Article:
I intend at some point to visit Lexington and Concord. It's where my country began, symbolically, and the difference between the historical fact of how those battles played out and our national mythology about them is vividly illustrative of who we are as a people. It's the kind of place I feel a need to stand in and soak up.
On a practical level, they're an inconvenient distance, sitting at about four and a half hours' drive away. It's too far for a day trip, and is much more the kind of thing we'd do as a day's stopover while heading further north for a longer vacation in Maine, Vermont, or New Hampshire. But we won't be doing it that way.
See, going on two and a half centuries ago, The people of Lexington and Concord were prepared to come out under arms by the thousands to violently repel a group of government employees intent on seizing their military weapons. That the majority of their small arms and ammunition had already been hidden away--leaving Lieutenant Colonel Francis Smith only a few heavy siege cannon to dig up and destroy before withdrawing--doesn't seem to have discouraged them. The Colonials of Massachusetts had previously made it clear that attempts to disarm them would not be borne with good humor.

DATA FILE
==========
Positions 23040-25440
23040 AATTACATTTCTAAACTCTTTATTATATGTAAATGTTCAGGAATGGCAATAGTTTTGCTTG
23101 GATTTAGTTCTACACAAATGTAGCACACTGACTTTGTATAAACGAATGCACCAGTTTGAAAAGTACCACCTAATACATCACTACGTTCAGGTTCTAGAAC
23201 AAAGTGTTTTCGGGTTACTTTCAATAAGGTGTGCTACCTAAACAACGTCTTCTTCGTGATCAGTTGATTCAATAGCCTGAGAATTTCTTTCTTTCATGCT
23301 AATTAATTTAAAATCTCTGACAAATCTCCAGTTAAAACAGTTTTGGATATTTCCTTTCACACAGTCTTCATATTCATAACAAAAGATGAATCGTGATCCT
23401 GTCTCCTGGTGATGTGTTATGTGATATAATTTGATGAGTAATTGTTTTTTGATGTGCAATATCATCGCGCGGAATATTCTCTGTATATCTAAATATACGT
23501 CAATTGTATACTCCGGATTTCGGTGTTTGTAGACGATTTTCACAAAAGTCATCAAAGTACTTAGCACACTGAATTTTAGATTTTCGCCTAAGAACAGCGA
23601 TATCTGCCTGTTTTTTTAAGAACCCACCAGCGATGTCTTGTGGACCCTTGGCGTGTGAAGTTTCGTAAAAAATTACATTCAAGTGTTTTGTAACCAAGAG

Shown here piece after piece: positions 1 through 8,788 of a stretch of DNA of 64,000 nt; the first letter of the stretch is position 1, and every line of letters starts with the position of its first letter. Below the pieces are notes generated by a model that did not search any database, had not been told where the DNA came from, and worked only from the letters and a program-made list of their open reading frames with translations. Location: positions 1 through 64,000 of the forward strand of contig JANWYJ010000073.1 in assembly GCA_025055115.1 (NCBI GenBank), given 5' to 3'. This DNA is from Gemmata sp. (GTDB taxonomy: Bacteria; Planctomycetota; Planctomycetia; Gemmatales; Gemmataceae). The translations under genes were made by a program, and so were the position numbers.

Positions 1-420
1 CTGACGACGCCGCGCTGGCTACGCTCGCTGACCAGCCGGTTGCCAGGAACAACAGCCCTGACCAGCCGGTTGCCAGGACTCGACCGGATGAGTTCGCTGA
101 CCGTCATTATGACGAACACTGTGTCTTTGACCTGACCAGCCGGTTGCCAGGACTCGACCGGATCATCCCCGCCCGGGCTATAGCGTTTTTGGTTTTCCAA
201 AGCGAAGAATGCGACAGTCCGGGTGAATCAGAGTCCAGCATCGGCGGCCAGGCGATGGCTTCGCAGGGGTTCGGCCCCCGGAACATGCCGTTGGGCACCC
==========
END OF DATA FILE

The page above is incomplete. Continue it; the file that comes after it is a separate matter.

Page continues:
Today, though, Massachusetts requires licensing and registration of all firearms, prohibits possession of arms without such permission from the state, and the FOPA only protects us during nonstop transit. If we stop to see the ground where our forefathers fought a tyrant to retain their arms, we'll be in violation of Massachusetts' draconian gun control laws.
The European civilizations in America are very young in historical terms, and when you've been reading a lot about Rome, it's easy to get in the habit of thinking of the American Revolution as a very recent thing. The fact remains, though, that on the scale of human lives two hundred thirty-six years is a long time--time enough for a civilization to fall a very long way.